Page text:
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Track review of "The Longing – In Loving Memory Of Shaykh Hassan Cisse (ra)"
Trumpeter Barry Danielian seemingly makes a good living as an in-demand session artist via stints with Bruce Springsteen, Barbara Streisand, Billy Joel and many others of note, spanning just about all conceivable music genres. On this solo effort, he garners the support of many New York-based jazz artists. While Danielian doesn't break new ground, the album may spark interest with jazz fusion and jazz-funk enthusiasts.
At times, Danielian rekindles notions of '70s Brecker Brothers fare with his use of the clavinet. On several tracks, he draws a few parallels to Herbie Hancock's groundbreaking Headhunters unit. Essentially, the artist overlays several instruments on a per-track basis as the preponderance of these works are upbeat, in-the-pocket style groove fests, countered with a smidgeon of off-center backbeats and breezy horns arrangements.
One of the standout works is "The LongingIn Loving Memory Of Shaykh Hassan Cisse (ra)," partially steered by David Mann's sleek flute lines, executed in unison with Danielian's intricately orchestrated synth strings movements. With a softly woven underlying theme, bass clarinetist Charles Pillow renders a contrasting ostinato motif riding above the mid-tempo pulse. During the bridge, Danielian performing on trumpet, reformulates the primary theme with his melodically treated flurries. This piece casts a little big band type arrangement and radiantly contrasts many of the buoyant fusion and funk tinted works. Nonetheless, Metaphorically Speaking is a jaunty excursion, abetted by the crystalline audio processing.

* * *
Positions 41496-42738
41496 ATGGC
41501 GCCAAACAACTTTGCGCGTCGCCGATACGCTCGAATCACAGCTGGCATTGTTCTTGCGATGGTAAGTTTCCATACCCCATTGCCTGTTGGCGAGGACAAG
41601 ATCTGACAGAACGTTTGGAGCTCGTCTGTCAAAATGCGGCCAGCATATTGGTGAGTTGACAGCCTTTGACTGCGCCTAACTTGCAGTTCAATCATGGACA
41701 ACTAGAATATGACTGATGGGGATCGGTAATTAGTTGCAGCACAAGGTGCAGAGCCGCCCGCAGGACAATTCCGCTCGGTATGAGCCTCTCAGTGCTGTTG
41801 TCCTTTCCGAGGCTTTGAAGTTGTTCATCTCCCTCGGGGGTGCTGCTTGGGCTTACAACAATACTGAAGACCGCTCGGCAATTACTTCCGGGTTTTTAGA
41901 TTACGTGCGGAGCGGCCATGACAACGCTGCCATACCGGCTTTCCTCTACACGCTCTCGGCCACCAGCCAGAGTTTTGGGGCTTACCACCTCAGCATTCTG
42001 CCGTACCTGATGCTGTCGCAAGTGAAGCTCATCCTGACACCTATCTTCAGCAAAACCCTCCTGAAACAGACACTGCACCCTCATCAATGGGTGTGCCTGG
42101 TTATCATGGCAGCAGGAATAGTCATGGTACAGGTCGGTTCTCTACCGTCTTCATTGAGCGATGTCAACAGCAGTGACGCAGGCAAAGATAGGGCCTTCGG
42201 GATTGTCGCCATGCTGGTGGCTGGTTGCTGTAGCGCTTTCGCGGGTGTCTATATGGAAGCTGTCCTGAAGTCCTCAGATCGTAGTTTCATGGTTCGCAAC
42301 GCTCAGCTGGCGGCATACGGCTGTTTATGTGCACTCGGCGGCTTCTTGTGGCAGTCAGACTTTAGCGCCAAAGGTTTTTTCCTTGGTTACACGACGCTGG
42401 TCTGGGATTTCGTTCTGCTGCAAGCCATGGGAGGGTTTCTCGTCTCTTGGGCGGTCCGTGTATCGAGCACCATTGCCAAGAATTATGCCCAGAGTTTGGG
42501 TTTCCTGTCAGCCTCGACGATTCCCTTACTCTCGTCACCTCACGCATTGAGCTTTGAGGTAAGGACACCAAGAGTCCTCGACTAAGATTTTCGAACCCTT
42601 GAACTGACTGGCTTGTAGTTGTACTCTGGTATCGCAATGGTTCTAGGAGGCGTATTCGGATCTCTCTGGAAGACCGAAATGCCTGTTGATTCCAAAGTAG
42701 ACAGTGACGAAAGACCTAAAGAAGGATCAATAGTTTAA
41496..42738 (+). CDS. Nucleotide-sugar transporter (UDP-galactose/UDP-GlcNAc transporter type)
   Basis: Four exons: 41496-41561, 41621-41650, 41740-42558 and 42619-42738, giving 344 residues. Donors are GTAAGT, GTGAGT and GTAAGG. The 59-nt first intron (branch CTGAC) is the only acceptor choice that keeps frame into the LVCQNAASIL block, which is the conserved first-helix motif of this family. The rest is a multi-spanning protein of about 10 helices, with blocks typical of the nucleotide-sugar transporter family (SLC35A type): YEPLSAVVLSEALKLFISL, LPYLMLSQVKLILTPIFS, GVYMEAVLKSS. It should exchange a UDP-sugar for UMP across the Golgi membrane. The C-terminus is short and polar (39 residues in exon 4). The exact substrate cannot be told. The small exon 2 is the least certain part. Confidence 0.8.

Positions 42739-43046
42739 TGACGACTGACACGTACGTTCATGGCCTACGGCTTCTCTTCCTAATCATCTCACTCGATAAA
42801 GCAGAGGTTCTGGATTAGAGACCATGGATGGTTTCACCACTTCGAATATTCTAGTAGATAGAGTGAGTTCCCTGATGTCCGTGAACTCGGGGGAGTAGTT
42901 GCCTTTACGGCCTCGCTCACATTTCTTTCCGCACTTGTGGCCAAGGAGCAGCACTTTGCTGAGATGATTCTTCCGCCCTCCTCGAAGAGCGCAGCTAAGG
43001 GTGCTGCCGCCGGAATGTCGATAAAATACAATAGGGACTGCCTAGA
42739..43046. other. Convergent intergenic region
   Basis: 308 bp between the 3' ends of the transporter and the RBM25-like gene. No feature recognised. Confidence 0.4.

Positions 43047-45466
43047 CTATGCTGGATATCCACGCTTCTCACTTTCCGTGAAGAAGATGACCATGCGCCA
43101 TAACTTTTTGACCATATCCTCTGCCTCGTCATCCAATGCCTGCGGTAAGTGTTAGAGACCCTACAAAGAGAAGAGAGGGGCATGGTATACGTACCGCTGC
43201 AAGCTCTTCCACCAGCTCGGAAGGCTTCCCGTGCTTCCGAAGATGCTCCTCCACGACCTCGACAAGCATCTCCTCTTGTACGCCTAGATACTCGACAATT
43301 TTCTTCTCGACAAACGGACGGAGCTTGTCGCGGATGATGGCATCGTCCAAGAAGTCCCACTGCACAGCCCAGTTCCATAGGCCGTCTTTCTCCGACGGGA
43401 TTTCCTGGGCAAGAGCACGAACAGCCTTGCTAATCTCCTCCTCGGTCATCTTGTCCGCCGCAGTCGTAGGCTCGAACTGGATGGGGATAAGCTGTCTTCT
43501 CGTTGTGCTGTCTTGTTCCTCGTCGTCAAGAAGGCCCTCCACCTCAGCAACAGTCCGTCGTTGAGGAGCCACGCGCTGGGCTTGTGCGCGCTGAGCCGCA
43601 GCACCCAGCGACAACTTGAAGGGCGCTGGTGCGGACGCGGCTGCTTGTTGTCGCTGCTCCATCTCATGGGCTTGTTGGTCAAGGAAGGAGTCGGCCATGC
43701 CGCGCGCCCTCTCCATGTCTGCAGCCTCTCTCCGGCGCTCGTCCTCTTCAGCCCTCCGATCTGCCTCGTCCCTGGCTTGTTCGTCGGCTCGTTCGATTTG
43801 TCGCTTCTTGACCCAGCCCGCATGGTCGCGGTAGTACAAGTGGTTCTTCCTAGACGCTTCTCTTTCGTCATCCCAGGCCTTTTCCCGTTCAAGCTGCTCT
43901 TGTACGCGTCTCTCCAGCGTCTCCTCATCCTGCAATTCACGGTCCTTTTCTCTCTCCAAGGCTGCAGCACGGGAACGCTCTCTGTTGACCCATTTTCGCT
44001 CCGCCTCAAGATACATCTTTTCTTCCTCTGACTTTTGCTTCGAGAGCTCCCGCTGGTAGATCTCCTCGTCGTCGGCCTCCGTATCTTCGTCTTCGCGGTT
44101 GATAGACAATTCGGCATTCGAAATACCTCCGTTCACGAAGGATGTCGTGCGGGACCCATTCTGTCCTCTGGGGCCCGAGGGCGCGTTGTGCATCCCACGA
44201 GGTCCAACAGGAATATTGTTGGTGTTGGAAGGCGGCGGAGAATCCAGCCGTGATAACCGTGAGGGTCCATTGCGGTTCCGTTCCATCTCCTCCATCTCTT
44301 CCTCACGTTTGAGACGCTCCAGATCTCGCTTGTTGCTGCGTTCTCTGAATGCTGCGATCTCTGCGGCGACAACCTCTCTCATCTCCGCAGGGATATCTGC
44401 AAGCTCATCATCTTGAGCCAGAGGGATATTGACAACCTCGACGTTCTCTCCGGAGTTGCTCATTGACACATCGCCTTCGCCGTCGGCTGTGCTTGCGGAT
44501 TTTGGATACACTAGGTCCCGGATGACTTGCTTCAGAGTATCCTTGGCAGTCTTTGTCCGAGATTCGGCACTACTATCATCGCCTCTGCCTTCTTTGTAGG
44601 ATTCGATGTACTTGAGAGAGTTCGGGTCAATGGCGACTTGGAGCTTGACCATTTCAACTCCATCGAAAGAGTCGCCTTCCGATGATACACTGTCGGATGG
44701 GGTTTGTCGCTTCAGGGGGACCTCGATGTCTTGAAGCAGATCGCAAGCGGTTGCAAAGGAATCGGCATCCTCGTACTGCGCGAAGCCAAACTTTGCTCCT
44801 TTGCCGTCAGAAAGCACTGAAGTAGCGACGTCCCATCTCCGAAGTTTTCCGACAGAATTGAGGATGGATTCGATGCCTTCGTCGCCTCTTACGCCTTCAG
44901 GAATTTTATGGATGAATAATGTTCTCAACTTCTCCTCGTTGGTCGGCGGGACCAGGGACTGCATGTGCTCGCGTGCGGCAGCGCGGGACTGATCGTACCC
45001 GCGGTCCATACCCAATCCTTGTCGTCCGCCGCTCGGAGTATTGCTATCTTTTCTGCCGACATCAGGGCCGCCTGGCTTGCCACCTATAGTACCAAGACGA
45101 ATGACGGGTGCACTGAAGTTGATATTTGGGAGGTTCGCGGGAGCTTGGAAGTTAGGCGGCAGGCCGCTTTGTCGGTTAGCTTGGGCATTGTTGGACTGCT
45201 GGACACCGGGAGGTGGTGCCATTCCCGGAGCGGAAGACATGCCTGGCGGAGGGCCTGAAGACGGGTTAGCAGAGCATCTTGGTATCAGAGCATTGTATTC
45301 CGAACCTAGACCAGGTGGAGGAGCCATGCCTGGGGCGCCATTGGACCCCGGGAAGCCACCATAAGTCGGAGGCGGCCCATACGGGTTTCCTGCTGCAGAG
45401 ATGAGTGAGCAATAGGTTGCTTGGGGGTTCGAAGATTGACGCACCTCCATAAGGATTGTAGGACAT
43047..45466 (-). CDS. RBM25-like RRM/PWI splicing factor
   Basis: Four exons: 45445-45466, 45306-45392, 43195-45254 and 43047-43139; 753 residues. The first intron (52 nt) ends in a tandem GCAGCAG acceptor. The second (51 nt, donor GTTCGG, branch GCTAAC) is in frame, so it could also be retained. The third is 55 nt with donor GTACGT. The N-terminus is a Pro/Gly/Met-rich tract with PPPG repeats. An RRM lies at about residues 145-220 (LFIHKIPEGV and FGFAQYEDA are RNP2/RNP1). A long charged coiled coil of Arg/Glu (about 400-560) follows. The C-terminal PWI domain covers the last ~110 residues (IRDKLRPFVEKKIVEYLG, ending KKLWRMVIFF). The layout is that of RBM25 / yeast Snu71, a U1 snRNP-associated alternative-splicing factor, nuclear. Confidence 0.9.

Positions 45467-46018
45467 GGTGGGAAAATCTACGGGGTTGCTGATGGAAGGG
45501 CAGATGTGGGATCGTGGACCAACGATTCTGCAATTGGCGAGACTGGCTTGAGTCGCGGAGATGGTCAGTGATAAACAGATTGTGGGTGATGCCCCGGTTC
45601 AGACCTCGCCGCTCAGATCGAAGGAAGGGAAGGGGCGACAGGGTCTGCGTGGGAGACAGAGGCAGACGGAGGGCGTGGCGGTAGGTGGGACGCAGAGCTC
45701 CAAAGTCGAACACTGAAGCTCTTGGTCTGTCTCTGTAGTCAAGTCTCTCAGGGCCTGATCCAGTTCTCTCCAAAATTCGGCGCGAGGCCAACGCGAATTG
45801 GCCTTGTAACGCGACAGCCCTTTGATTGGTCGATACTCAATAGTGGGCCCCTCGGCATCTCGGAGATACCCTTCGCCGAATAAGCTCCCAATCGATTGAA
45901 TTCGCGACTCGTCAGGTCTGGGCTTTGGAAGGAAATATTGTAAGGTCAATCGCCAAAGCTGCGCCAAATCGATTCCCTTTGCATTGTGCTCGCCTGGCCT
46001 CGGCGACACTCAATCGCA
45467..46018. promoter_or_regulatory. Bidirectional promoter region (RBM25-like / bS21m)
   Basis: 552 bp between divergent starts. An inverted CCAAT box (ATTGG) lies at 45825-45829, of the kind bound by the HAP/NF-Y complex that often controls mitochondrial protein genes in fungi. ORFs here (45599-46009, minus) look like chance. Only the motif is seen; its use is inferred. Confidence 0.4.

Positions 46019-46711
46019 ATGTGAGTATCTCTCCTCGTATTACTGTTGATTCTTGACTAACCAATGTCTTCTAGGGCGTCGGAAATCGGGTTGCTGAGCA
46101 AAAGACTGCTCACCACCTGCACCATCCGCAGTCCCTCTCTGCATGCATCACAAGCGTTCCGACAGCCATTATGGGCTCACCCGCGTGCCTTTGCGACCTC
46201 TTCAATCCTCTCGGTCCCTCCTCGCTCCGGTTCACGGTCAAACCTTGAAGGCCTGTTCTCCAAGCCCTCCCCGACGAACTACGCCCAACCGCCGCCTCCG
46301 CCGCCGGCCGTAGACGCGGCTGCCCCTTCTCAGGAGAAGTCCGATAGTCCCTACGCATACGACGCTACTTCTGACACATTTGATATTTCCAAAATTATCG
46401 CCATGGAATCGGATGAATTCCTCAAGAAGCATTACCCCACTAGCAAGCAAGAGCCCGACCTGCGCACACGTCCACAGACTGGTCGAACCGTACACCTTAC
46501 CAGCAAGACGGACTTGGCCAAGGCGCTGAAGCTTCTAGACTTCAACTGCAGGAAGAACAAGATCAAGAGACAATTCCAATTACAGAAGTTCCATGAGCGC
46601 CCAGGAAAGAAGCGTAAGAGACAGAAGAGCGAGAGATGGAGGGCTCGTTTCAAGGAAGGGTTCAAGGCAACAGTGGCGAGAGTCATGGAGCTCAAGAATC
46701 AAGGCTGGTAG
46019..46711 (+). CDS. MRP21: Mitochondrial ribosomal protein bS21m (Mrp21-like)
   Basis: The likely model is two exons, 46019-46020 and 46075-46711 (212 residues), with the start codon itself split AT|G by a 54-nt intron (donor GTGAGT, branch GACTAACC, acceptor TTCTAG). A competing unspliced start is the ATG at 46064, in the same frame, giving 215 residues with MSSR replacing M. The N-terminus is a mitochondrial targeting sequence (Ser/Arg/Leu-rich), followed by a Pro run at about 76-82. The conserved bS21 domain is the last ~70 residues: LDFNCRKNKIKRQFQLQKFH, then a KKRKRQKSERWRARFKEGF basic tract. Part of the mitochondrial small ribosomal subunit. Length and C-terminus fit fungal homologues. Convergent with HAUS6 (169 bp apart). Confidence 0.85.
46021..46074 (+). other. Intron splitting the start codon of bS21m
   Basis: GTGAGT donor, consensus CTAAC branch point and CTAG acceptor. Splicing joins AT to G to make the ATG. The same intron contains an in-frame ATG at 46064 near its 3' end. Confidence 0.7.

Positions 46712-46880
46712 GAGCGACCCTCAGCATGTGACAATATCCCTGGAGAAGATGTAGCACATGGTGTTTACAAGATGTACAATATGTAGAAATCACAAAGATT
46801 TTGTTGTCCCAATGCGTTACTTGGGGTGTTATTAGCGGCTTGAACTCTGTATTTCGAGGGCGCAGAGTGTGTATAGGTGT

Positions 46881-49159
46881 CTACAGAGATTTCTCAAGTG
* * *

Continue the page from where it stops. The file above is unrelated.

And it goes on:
Personnel: Barry Danielian: trumpet, synth strings, drum and percussion
programming; David Mann: flute, alto flute; Charles Pillow: bass
clarinet; Andy Ezrin; Rhodes; David Finck: acoustic bass; Brahim
Fribgane: dumbek, udu.
I grew up listening to mainstream '70s rock then ended up on the staff at the college paper at San Diego State, and volunteered to review heavy metal LPs. My second semester, the music editor dropped a Fenton Robinson LP on my desk, Night Flight. You like metal; they play guitar--he plays guitar, the editor told me
I grew up listening to mainstream '70s rock then ended up on the staff at the college paper at San Diego State, and volunteered to review heavy metal LPs. My second semester, the music editor dropped a Fenton Robinson LP on my desk, Night Flight. You like metal; they play guitar--he plays guitar, the editor told me. If we don't run a review, Alligator Records is going to stop servicing us.
Night Flight opened up a whole new world for me--the blues led me, inevitably, to Basie, who led to Duke, who led to Mingus, who led to Miles, who led to ...